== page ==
Illuminations, Epiphanies, & Reflections
Nobody in baseball gave the Cardinals a chance to accomplish much of anything in 1942, and before the first pitch of the year was thrown, most baseball writers had already crowned the Dodgers as the National League pennant winner. In fact, the Dodgers were a great team that year. They cruised through the first two-thirds of the season and held a 10 game lead over St. Louis on 15 August. Then, the Cardinals caught fire, and the Dodgers never knew what hit them. St. Louis won 43 of their last 51 games to pass Brooklyn on 13 September and finish the year in first place with a 106-48 record (the Cardinals' best ever season). As far as Brooklyn was concerned, the Cardinals had stolen the pennant using some type of slight of hand. William Mullin, the New York based sports cartoonist, most famous for his Brooklyn Bums character, published a drawing depicting the Cardinal team as "St. Louis Swifty," a slick, mustachioed, riverboat gambler, and this nickname stuck too, just like his earlier caricature of the Gashouse Gang.
Baseball superstitions being what they are, some attributed the Cardinals incredible string of victories to the novelty hit, Pass the Biscuits Mirandy, which had been recently recorded by Spike Jones an His City Slickers and was played repeatedly in the Cardinals dugout by their trainer, Doc Weaver. Actually, the Cardinals won because Branch Rickey's farm system continued to staff the parent club with star performers like Johnny Beazley, Mort and Walker Cooper, Whitey Kurowski, Max Lanier, Marty Marion, Terry Moore, Harry Walker, Enos Slaughter, and Stan Musial.
While only Slaughter and Musial hit above .300, the team's pitching was incredible. Mort Cooper ended the regular season with a 1.77 era, a 22-7 record, and a Most Valuable Player award. The Cardinal defense was terrific, and to a man, they indeed were all swift. As St. Louis sportswriter Bob Broeg noted, "The prize was defense and pitching depth, highlighted by incredible speed, reflected more in how many bases they took audaciously than in stolen bases."
Still, when the World Series began in New York, few thought the Cardinals would stand a chance against Joe DiMaggio and the powerful Yankees. In Game 1, things look bleak for the Redbirds as they were held hitless into the eighth inning by the Yankee starter, Red Ruffing. Then down 7-0 with two outs in the ninth, the Cardinals batted around in the order only to come up short when Stan Musial grounded out with the bases loaded. While the Cardinals lost the game, that inning badly rattled the Yankees and was the turning point of the series. The Cardinals swept the next four games. Game Two ended when Enos Slaughter threw out a runner at third. Game Three saw Slaugther rob Joe DiMaggio of a probable inside-the-park homerun with a diving catch; then he and Musial leapt high to pull two other homeruns back from the stands. The Cardinals ran wild on the basepaths in Game Four, and Whitey Kurowski, put the Yankees away in Game Five with a two run homer in the top of the ninth.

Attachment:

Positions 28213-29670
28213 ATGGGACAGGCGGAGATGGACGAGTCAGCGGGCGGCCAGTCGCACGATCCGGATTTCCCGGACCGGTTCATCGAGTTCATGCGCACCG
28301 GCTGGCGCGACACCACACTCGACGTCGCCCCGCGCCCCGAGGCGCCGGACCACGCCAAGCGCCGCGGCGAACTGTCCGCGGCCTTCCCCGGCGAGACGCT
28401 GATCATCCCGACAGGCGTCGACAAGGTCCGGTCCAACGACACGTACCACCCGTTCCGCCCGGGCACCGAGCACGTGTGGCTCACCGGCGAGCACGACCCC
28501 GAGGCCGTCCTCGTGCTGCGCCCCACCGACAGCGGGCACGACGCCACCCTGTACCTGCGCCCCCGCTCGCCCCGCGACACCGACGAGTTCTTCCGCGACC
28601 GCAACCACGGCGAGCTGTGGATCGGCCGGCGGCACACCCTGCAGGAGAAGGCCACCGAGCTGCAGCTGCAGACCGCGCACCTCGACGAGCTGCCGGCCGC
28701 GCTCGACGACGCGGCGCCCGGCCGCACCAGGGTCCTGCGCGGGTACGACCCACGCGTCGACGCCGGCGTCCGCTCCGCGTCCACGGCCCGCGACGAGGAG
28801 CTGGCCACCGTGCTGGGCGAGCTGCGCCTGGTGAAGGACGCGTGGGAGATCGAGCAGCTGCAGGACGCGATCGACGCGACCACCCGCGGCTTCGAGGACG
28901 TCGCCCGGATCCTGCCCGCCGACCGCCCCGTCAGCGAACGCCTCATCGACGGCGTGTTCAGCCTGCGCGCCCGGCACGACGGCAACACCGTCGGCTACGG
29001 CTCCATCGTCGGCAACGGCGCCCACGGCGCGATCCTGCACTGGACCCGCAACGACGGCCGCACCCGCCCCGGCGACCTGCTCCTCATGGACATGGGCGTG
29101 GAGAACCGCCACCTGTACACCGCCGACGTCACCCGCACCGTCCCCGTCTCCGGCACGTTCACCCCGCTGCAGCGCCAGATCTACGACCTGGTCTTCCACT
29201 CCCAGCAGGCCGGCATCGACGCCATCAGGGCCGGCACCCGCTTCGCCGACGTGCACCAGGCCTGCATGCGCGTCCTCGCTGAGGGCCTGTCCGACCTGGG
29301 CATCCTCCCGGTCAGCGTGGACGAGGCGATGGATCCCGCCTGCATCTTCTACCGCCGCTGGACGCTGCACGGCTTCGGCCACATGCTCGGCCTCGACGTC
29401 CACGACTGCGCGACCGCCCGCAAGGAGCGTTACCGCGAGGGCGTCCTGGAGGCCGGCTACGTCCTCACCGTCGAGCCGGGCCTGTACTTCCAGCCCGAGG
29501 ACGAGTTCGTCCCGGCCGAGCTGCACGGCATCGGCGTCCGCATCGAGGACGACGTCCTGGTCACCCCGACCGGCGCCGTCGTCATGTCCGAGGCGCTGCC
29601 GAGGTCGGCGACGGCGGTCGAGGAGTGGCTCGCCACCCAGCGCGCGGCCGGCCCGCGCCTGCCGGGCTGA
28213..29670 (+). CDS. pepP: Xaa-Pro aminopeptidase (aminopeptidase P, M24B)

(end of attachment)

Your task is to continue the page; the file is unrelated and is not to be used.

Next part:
The Swifties streak continued throughout the 1940s as the Cardinals won three more National League Championships and two more World Series titles, beating their in-town rivals, the Browns, in the "Streetcar Series" of 1944 and the Boston Red Sox in 1946.
At the start of the 1946 World Series, most of baseball writers' eyes were on Ted Williams who was expected to give Cardinal pitching fits. It never happened. The Cardinals employed the "Ted Williams shift" designed earlier that summer by Cleveland Indians manager, Lou Boudreau, and Williams had a miserable series, batting just .200 with five hits and only one rbi.
One of the most memorable plays in Cardinal history occurred with the score tied 3-3 in the bottom of the eighth in Game 7 against the Red Sox in the 1946 Series. With Enos Slaughter on first, Harry Walker lined a shot into left center field. Slaughter took off with the contact and never looked back. His daring "mad dash" caught the Red Sox cut-off man, Johnny Pesky, sleeping, and Slaughter scored the winning run all the way from first base.
In December, 1947, Sam Breadon shocked the baseball world by announcing that he had just sold the St. Louis Cardinals to Robert Hannegan (then the Postmaster General of the United States) and Fred Saigh, a prominent regional tax attorney, for $3.5 million, the most ever for a sports team. At the time, reporters and fans could not fathom why Breadon made the sale. At the press conference announcing the sale, Breadon appeared troubled and shaken, which was quite unusual for the man who had braved incredible fan hostility when he traded Rogers Hornsby and sold Dizzy Dean at the height of both men's fame. Some suspected that Breadon may have realized the team would be unable to sustain its success without Branch Rickey, who had left the Cardinals for the Dodgers several years before following a dispute over business strategy. When questioned as to why he was selling the Cardinals just as they had reached their zenith, Breadon, cryptically responded, "Every day I am less sufficient, and at my age it's time to quit." The truth was, as all discovered when Breadon died 18 months later, he had recently been diagnosed with prostate cancer.
One year after the sale, Hannegan's health failed as well, and he sold his share of the team to his partner, and Fred Saigh became the Cardinals sole owner.
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